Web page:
It’s a double whammy. Not only did you have some sort of illness or injury, but you also have gotten smacked with medical bills on your credit report. This is causing you to have a less-than-perfect credit score, and talk about a rocky road to recovery.
There’s much ado about politics and healthcare these days. Let us set aside our personal feelings, and look at things objectively, before we get into the meat and potatoes of this article and how to remove medical bills from credit report files.
According to the Consumer Financial Protection Bureau (CPFB), over 43 million American’s have medical debt. Long before and long after our current healthcare debate, medical debt has and continues to be the leading cause for people to file bankruptcy.
This author had a brain aneurysm rupture and subsequent surgery. Medical bills accumulate super fast. And digging yourself out of a substantial financial hole, with or without insurance, can feel like your climbing Mount Everest, and all by yourself.
Debt in collections is the most common type of bad credit, it’s said that over 52% of collections are for medical bills. Moreover, one collection agency CEO says that around 20% of the medical bills his firm collect on, have errors. In other words, these debts are rarely accurate and correct.
This translates into hope! While it’s true the maximum amount of time medical bills can stay on your credit reports is seven years, there is no minimum amount of time medical bills must stay on your credit reports.
Let us repeat, there is no minimum amount of time medical bills must stay on your credit reports. In fact, every single day, people successfully remove medical bills from credit report files, by exercising their consumer rights, and as such improve credit score information.
There’s a number of ways to remove medical bills from credit report files, and naturally, this will depend directly on your unique circumstances. For our purposes here, we’re going to start at the beginning and first discuss current medical bills in collections, and then how to clear credit history of these derogatory items.
Medical Bill Collections
Instinctively we want to believe if we just pay off collection debt, this will fix credit score information. It makes sense. However, it’s far from accurate.
Just paying off collections is only going to change the status of the item on your credit reports, to a paid collection. This is still a negative item, that’s going to damage your credit score. FICO (Fair Issac Corporation) says: “The fact that you have collections listed on your credit report will almost certainly lower your FICO score.”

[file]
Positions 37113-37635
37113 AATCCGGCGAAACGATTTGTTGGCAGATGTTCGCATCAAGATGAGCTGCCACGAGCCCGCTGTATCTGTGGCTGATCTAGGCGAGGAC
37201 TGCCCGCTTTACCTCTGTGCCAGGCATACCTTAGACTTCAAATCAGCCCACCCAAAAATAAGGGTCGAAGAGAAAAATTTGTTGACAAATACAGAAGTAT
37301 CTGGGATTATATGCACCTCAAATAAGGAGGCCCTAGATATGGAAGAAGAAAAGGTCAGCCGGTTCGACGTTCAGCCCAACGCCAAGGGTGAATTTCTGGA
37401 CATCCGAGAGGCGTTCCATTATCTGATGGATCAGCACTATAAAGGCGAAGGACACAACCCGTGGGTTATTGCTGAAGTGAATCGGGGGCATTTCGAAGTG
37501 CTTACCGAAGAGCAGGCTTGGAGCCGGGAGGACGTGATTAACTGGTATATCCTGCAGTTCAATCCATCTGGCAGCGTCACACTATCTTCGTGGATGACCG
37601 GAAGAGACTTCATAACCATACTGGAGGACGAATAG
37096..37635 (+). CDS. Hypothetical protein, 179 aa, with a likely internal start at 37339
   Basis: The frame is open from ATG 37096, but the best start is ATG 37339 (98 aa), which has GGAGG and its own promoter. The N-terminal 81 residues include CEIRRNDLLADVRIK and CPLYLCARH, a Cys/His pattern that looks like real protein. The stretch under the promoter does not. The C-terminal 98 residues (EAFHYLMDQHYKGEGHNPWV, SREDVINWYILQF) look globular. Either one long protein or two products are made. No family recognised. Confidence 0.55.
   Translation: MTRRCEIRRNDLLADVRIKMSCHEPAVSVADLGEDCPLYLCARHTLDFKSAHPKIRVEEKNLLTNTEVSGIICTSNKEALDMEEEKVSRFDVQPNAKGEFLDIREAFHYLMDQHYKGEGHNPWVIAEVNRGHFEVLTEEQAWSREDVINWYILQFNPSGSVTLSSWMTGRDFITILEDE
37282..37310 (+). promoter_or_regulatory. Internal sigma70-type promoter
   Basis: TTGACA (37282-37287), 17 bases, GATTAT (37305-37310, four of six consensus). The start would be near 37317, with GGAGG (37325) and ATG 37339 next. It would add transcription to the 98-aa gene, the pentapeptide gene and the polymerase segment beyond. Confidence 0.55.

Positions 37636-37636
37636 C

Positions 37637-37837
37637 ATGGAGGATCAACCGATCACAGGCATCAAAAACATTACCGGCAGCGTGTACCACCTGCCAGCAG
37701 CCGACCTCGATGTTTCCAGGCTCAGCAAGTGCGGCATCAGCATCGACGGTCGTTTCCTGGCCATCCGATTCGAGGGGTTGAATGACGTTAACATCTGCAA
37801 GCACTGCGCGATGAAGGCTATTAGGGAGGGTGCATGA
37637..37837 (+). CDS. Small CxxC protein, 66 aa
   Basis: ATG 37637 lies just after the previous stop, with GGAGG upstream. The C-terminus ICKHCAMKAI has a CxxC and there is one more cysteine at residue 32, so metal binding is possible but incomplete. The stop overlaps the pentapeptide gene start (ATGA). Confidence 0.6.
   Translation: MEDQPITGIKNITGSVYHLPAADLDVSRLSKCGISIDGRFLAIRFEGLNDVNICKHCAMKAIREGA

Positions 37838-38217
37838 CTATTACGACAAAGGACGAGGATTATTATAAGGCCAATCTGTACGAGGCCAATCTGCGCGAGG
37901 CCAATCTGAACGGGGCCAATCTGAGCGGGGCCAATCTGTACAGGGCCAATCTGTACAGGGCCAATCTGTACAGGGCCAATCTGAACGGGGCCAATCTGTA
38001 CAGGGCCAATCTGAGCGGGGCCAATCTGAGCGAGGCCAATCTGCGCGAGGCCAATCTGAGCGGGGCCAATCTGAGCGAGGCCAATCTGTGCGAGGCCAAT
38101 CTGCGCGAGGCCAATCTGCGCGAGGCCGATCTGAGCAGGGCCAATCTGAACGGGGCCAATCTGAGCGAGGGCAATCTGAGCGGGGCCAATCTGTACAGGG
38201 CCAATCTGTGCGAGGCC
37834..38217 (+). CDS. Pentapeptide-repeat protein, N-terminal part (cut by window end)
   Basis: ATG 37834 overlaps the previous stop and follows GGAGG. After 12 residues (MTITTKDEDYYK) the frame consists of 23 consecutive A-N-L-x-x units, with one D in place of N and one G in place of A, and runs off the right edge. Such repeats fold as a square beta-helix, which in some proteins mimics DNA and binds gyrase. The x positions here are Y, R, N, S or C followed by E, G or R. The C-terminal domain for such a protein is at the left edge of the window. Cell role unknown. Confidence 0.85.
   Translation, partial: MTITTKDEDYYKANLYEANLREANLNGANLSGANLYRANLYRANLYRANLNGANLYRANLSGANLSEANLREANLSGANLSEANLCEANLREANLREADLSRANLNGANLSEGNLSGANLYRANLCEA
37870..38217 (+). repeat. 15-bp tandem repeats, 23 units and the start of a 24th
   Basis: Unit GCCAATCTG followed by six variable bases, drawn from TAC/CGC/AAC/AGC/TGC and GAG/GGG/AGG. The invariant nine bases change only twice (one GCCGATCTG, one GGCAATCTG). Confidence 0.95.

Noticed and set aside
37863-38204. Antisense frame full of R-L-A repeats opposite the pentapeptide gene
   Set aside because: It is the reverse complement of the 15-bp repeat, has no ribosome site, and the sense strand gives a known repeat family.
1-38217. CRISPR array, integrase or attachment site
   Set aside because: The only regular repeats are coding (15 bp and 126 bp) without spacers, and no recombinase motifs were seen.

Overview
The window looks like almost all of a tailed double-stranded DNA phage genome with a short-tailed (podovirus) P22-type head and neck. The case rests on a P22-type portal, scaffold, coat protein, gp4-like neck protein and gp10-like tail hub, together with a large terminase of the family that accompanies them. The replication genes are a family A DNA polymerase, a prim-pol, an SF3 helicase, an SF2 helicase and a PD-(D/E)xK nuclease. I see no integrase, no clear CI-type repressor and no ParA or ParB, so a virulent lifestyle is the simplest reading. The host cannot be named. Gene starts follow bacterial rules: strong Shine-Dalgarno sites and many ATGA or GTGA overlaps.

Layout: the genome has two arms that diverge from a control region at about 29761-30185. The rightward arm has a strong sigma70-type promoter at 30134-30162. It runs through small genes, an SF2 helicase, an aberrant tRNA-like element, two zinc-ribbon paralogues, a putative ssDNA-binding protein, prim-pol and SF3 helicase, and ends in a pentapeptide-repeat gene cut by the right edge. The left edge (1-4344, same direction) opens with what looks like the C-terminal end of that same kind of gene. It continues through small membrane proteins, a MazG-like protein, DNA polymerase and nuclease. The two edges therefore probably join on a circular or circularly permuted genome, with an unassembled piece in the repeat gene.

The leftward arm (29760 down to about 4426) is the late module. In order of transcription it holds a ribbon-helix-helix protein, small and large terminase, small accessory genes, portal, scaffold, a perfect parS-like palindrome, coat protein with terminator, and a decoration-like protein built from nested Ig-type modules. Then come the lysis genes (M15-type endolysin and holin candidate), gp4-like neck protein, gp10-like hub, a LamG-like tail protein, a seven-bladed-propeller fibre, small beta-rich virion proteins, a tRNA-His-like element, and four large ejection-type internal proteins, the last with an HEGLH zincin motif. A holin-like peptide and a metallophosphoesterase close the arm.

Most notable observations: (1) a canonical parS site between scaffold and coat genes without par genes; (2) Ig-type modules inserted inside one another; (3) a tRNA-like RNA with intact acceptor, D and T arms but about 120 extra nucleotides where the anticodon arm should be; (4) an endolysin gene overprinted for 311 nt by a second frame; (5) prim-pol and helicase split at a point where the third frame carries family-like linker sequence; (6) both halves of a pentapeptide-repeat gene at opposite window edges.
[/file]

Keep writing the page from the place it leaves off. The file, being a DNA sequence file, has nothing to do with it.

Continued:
And go on to say: “As far as your FICO score is concerned, two things are considered; has a collection appeared on your credit report, and when it was reported. So whether or not you pay your collections off is really a personal decision.”
For the uninitiated FICO is the company that actually calculates the majority of consumer credit scores. Further, Anthony Sprauve, a spokesman for FICO, says collections on your credit report can damage and drag your score down by up to 100 points.
While the Experian credit bureau says: “Paying the debt won’t necessarily help your credit scores. Accounts that get to the collection stage are about as negative as it gets. Only bankruptcy is worse. As a result, any improvement, especially right away, probably will be very minor.”
What does all this mean? Simply put, it’s mission critical to remove medical bills from credit report files entirely. It doesn’t make a huge difference if the medical bill is paid or unpaid, if it’s on our credit reports, we’re going to have a less-than-perfect credit score.
That said, paying off debt in collections, when done properly with the due diligence performed that will be sharing in a moment, can be an effective way to remove medical bills from credit report files. But, we do need to share the potential consequences of unpaid medical bills.
Collection Tactics For Unpaid Medical Bills
In addition to the phone calls, threatening letters, you’re also going to have negative information reported about this account on all three of your credit reports. If this collection agency isn’t able to collect payment, they can turn around and sell the rights to your account, to yet another collection agency.
This new debt collector will start calling you, send more demanding letters, and report even more negative information on your credit reports. And most often with unpaid medical bills, you’ll be sued in a civil court.
In other words, one of these late stage collection agencies with in-house attorneys that specialize in suing consumers will purchase the rights to your account and sue you. You should be notified of an upcoming court date with a summons.
It’s wise to appear, even if you don’t have the financial wherewithal to make payment today, tomorrow, or even five years from now. If the collection agency wins their case, they’ll be awarded a judgement against you.